Return to Content

Farmhouse White Bread

Farmhouse White Bread
7 votes, 4.86 avg. rating (94% score)
by

Yield: 3 loaves, or 2 loaves and a dozen rolls.

The milk in the recipe for farmhouse white bread not only adds protein and minerals, but it also creates a tender, spongy texture, a greater sweetness and a golden crust. The dough rises high in the bowl, promising plenitude.

farmhouse white bread

Ingredients:

  • Scald 3 cups fresh milk with 3 tablespoons butter. Set aside to cool.
  • Dissolve 2 packages dry yeast (2-3/4 teaspoons per pack) in 1/2 cup warm water.
  • Combine 2 cups all-purpose flour, 2 teaspoons salt, 3 tablespoons sugar in large mixing bowl. To this mixture add the dissolved yeast and milk.
  • Gradually stir in about 7 more cups of flour. (I substitute 1-1/2 cups or 2 cups whole wheat bread flour for some all-purpose.)

Instructions:

Knead until dough is smooth and elastic (about 6 minutes), then set the dough to rise in large bowl in a warm place until it has doubled in size (1-1/2 hours). Punch down and let rise again (about 1 hour). After the second rising, form into loaves and let rise again in bread pans. Preheat oven to 375 degrees F and bake until loaves are nicely browned and sound hollow when turned out of the pan and tapped on the bottom, about 35 minutes.

Delicious when warm, in sandwiches, as toast, and when several days old, as French toast.

Additional Notes:

The Yankee Cook though glad that chewy, rustic breads of the European type are becoming more widely available, fears that old-fashioned farmhouse white bread has replaced them on the endangered species list, so she was happy to see this one. It makes great butter rolls, too. Just roll out a loaf's worth, spread liberally with melted butter, and roll like a jelly roll. Cut 1-1/2 inch lengths, put them cut-side down in well-buttered muffin tins, and bake at 425 degrees F until risen and well browned, about 20 minutes.

Updated Monday, January 13th, 2014
Yankee Magazine Advertising

Bring New England Home
plus, get the Tablet Edition FREE!

In this issue: Summer Off the Beaten Path

  • 12 Best Places to Picinic
  • Acadian Pride in Northern Maine
  • Saying Goodbye to a Summer Home
  • Hidden Gems in the Upper CT Valley
Subscribe Today and Save 44%

Browse Similar Recipes

8 Responses to Farmhouse White Bread

  1. Margaret Niles August 9, 2002 at 11:08 pm #

    Would I make this recipe again? I make it on a weekly basis. It is a high rising bread that is excellent for everything and stays fresh a long time. I would highly recommend this bread for anyone looking to replace store bought bread. It looks difficult to make but is very easy and forgiving if you make a mistake in rising.

  2. Bob Sekerak February 24, 2003 at 12:46 pm #

    Yes, this is a very good white bread. When I made it the first time, it was gone in one day –a very easy recipe even for a beginner. I will make it again and again.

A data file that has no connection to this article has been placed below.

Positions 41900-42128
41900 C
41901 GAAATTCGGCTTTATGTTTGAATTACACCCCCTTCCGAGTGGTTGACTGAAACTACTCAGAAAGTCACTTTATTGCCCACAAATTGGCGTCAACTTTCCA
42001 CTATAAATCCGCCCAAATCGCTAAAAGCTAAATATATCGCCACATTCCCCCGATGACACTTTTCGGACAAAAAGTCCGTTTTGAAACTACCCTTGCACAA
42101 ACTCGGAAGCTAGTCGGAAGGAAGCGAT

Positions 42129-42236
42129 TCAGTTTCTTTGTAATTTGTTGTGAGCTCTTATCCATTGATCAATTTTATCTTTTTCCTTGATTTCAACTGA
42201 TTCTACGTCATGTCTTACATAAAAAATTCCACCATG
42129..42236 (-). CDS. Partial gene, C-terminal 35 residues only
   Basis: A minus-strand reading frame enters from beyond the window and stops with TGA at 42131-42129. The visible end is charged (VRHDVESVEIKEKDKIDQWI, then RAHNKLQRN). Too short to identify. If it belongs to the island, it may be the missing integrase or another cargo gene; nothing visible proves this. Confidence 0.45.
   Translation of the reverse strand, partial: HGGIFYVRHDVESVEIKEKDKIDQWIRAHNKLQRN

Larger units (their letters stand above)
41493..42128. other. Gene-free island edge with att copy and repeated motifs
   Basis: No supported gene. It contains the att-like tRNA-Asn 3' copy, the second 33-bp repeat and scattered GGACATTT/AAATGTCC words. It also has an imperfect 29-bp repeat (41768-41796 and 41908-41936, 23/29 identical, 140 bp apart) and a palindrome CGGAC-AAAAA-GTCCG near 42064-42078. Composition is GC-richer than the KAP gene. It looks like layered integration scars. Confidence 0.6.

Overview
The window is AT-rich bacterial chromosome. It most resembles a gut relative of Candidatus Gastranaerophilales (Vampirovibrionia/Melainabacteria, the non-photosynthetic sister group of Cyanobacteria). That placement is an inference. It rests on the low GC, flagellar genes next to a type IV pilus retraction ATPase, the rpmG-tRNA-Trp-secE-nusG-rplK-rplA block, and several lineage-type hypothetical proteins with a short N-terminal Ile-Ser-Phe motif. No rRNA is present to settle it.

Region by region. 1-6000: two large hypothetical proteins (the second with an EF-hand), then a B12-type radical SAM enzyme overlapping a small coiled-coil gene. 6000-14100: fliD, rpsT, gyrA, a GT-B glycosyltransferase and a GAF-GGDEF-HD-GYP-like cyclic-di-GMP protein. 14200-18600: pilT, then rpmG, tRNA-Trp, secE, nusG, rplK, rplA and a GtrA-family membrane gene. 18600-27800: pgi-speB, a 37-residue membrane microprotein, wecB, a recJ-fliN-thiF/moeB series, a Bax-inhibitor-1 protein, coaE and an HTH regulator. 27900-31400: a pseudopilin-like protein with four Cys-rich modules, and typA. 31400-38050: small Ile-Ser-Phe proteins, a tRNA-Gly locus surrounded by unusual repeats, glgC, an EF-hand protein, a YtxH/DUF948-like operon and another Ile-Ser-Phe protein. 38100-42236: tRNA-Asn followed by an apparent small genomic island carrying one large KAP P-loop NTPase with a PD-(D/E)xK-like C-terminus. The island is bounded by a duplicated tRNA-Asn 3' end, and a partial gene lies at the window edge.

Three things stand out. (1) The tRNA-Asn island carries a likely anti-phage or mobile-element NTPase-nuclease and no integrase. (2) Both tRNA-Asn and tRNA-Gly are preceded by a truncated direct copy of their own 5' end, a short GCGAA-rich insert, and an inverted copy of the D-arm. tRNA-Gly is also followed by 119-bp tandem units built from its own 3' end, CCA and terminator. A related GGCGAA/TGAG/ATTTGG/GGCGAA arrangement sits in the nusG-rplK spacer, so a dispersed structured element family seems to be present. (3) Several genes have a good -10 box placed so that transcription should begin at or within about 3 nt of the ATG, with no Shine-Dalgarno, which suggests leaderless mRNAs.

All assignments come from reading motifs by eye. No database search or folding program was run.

3. Kim M February 12, 2004 at 8:04 am #

    This bread was easy to make and tasted fantastic. It rose and browned into a very attractive loaf, with a nice consistency. Easy to cut for sandwiches, and didn’t collapse. I will make this one again.
    cheers!!
    Kim M

  4. Elizabeth Gay August 12, 2008 at 9:04 am #

    I gave a loaf to a friend who said he had not tasted bread like this since that which his mother baked!

  5. Anonymous January 6, 2010 at 8:04 am #

    This is the same bread Mother made every week when we were kids. I was 19 when I had my first store-bought bread.

  6. Donna Pickering September 6, 2013 at 8:54 pm #

    do you not oil the bowl and the pans?

  7. Donna Nichols-Lawrence February 27, 2014 at 12:11 pm #

    Wonderful! Just like the bread my grandmother made every day for her large family for many, many years. She would go into the kitchen around 4:00AM every day to start the bread so that everyone had fresh bread for breakfast and she always made the rolls as well. The bread never lasted until dinner – that is what the rolls were for. I was very happy to find this recipe as my grandmother’s recipe was lost to me when my mother died a decade ago. Thank you for the memories (and the delicious bread).

  8. Louise May 7, 2014 at 11:56 am #

    i am going to try this bread as i make alot of bread for pioneer village

Leave a Reply

We reserve the right to remove or edit comments that are offensive or disrespectful to our readers and/or writers, cannot be verified, lack clarity, or contain profanity. Your comments may be republished by Yankee Magazine across multiple platforms.

Register Sign In

©2013, Yankee Publishing Inc. All Rights Reserved.
Yankee Publishing Inc., | P.O. Box 520, Dublin, NH 03444 | (603) 563-8111

fall-eguide-2014-600x350